A barrage of scandals appeared to cost Rep. Madison Cawthorn her seat on Tuesday, as State Senator Chuck Edwards narrowly led the incumbent to the Republican nomination in the western district of North Carolina that l sent to Congress two years ago.
Cawthorn left his campaign headquarters in Hendersonville just before 10 p.m. and called Edwards to concede the race shortly after, campaign spokesman Luke Ball told reporters.
Edwards would face Democratic candidate Jasmine Beach-Ferrara in the Nov. 8 general election in the 11th congressional district.
Nearly 99% of precincts in the 11th congressional district were reporting results as of 10:30 p.m., and Edwards maintained a slight lead over the first-term lawmaker.
Earlier, Cawthorn spoke to fans and the media, predicting he would finish ahead.
“The race is very tight,” Cawthorn said after walking out to loud cheers from fans, who had gathered near the gate.
Cawthorn, the youngest member of the 117th Congress, had already drawn national attention in his first term for his support of former President Donald Trump, his far-right beliefs and his controversial comments and behavior. But starting in March, a series of scandals, which he called a drip campaign from his fellow Republicans, plagued the congressman.
It all started when he called Ukrainian President Volodymyr Zelensky a “thug” and the Ukrainian government “evil”. It escalated when he went on a podcast and said his congressional colleagues had been in orgies and had cocaine bumps.
From there, he was charged with driving with a revoked license, was arrested at an airport for the second time with a gun, charged with insider trading, while photos of him draped in lingerie on a boat of cruise and a video of him naked in bed with another person leaked.
In his comments Tuesday, Cawthorn addressed some of the leaked photos and videos and said they were part of a “coordinated strike” against his re-election bid.
He also thanked former President Donald Trump for supporting him despite the series of unflattering headlines in recent weeks. After making very brief remarks, Cawthorn met with a few supporters and signed a Trump yard sign.
Earlier Tuesday evening, outside the Cawthorn campaign headquarters, a group of supporters had gathered, along with campaign staff and members of the media.
Frank Burdette, a Hendersonville consultant who is a friend of Cawthorn, said he supported the congressman’s first-term re-election bid because Cawthorn “fits the profile of a conservative Republican.”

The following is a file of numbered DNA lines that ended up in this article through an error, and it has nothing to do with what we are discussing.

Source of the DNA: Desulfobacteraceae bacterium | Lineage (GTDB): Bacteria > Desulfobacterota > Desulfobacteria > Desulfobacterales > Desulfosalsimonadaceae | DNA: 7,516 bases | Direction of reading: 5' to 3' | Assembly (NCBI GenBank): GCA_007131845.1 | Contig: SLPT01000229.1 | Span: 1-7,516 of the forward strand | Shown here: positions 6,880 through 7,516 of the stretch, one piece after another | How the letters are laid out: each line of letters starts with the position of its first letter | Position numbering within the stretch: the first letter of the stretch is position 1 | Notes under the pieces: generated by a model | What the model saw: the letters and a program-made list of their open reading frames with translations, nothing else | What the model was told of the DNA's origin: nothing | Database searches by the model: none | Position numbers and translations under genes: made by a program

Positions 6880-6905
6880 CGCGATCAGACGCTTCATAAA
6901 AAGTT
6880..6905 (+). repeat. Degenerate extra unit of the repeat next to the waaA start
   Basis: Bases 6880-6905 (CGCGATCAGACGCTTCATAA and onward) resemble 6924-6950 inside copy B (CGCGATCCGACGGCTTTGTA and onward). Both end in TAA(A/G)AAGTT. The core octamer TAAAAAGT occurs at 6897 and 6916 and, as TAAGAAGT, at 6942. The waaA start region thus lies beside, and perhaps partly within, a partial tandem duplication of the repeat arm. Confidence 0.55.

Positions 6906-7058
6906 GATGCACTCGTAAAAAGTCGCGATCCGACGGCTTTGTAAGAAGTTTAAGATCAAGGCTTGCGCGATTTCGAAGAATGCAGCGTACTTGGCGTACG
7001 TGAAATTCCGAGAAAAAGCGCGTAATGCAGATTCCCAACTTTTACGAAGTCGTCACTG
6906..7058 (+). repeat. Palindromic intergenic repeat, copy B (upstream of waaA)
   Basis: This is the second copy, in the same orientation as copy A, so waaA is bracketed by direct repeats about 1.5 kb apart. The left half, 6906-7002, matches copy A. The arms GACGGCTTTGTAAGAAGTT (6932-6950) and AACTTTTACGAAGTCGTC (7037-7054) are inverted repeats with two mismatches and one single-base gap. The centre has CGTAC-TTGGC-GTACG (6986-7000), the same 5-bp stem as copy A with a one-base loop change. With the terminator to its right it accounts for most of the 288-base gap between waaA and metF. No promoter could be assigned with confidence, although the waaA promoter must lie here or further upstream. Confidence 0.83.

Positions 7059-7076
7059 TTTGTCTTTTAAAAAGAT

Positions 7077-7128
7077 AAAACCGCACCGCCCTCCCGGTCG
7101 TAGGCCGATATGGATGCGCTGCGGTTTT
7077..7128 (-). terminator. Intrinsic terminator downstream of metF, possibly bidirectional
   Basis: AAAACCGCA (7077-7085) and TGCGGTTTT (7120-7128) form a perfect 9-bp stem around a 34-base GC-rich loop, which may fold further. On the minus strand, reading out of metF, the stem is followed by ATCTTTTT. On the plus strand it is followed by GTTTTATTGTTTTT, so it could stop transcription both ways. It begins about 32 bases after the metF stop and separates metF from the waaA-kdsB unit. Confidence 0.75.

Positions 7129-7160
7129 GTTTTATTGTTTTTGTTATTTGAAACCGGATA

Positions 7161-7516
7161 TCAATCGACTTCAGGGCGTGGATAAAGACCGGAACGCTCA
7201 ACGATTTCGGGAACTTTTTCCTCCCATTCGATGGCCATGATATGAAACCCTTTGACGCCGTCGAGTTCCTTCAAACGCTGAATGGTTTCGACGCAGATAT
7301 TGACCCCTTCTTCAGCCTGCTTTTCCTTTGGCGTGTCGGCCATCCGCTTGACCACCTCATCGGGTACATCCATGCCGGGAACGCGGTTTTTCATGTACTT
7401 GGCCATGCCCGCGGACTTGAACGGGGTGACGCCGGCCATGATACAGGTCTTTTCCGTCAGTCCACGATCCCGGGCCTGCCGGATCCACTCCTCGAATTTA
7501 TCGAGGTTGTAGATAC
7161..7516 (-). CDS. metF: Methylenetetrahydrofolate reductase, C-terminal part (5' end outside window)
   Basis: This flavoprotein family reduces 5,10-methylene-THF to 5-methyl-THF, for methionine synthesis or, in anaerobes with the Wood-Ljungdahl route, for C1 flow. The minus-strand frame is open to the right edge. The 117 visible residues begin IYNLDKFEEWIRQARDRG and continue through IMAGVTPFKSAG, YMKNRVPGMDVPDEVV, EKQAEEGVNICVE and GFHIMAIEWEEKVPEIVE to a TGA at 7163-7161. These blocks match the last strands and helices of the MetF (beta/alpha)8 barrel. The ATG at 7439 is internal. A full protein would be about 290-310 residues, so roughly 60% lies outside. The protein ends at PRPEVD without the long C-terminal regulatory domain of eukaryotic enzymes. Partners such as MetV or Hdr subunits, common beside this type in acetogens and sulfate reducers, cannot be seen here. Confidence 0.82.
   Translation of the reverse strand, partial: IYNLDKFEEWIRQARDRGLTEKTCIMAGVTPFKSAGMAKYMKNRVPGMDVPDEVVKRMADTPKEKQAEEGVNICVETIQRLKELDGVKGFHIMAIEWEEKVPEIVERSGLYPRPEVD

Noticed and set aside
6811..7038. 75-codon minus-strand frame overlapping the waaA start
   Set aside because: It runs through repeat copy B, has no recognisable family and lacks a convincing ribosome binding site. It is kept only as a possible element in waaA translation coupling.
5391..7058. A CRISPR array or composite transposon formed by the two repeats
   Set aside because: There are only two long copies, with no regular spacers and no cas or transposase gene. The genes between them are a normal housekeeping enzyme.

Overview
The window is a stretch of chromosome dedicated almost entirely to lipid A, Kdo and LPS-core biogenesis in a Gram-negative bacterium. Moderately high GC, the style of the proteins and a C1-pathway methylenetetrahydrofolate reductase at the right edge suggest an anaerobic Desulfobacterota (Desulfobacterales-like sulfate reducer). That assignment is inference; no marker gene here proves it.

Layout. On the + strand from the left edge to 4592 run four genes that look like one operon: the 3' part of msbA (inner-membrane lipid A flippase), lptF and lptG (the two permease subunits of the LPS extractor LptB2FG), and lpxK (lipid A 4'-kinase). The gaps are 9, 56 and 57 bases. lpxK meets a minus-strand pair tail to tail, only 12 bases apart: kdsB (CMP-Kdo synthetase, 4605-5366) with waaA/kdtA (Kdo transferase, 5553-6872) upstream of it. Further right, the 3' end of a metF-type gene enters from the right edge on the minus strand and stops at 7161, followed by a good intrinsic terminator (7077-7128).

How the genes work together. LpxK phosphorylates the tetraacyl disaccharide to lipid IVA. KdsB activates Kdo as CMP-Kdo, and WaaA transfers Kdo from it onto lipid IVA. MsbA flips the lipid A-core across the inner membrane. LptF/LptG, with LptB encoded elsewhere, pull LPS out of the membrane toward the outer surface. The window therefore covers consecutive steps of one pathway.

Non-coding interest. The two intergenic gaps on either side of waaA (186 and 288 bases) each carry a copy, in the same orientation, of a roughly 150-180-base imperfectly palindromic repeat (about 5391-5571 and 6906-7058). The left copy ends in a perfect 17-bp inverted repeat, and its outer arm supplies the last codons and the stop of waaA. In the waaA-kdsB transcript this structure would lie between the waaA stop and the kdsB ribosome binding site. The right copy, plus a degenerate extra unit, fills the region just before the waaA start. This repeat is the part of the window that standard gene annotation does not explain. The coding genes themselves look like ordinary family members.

Burdette, 59, told reporters he believed many of the recent unflattering headlines about Cawthorn were “lies” and promoted by the “swamp”, a reference to establishment politicians.
When asked if any of the recent Cawthorn scandals have embarrassed the district, Burdette said most people would understand what it’s like to be “young.”
“I’m grateful they didn’t have a camera phone in my life,” he added.
Cawthorn’s behavior cost him the support of key Republican leaders in North Carolina, including U.S. Senator Thom Tillis, State Senate Leader Phil Berger, and State House Speaker Tim Moore. The three Republicans instead threw their support behind Edwards.
Burdette said he was not surprised that Tillis supported Edwards, calling them both “RINO”, shorthand for the phrase “Republican in name only”.
“What they stand for is not what the Republican Party should stand for,” Burdette said.
The state redrew congressional districts in November after census data gave North Carolina an additional member of Congress.
A new neighborhood south of Charlotte was thought to have been hand-drawn for Moore.
Cawthorn posted a shocking video on Twitter saying he would be running in that district, outside of his home county of Henderson, to challenge “Getting along Republicans.” Many saw this as a direct attack on Moore. The 11th District, though still largely Republican, was also diluted with right-wing voters, making the district west of Charlotte more favorable to Cawthorn.
A supporter of Cawthorn, GOP 11th District Chairwoman Michele Woodhouse said she would run to replace Cawthorn in her home district.
Cawthorn presented a plan to Trump at his home, Mar-a-Lago, Fla., asking him to support a particular Republican in each of North Carolina’s 14 districts. In Cawthorn’s home neighborhood, he asked Trump to endorse Woodhouse.
But Cawthorn hadn’t anticipated that North Carolina lawmakers would be told their congressional map had been politically changed to favor Republicans and would have to be redrawn.
State lawmakers redesigned Cawthorn’s adopted district blue, forcing him to return home and enter a race against Woodhouse and the six other Republicans running there.
This story was originally published May 17, 2022 8:20 p.m.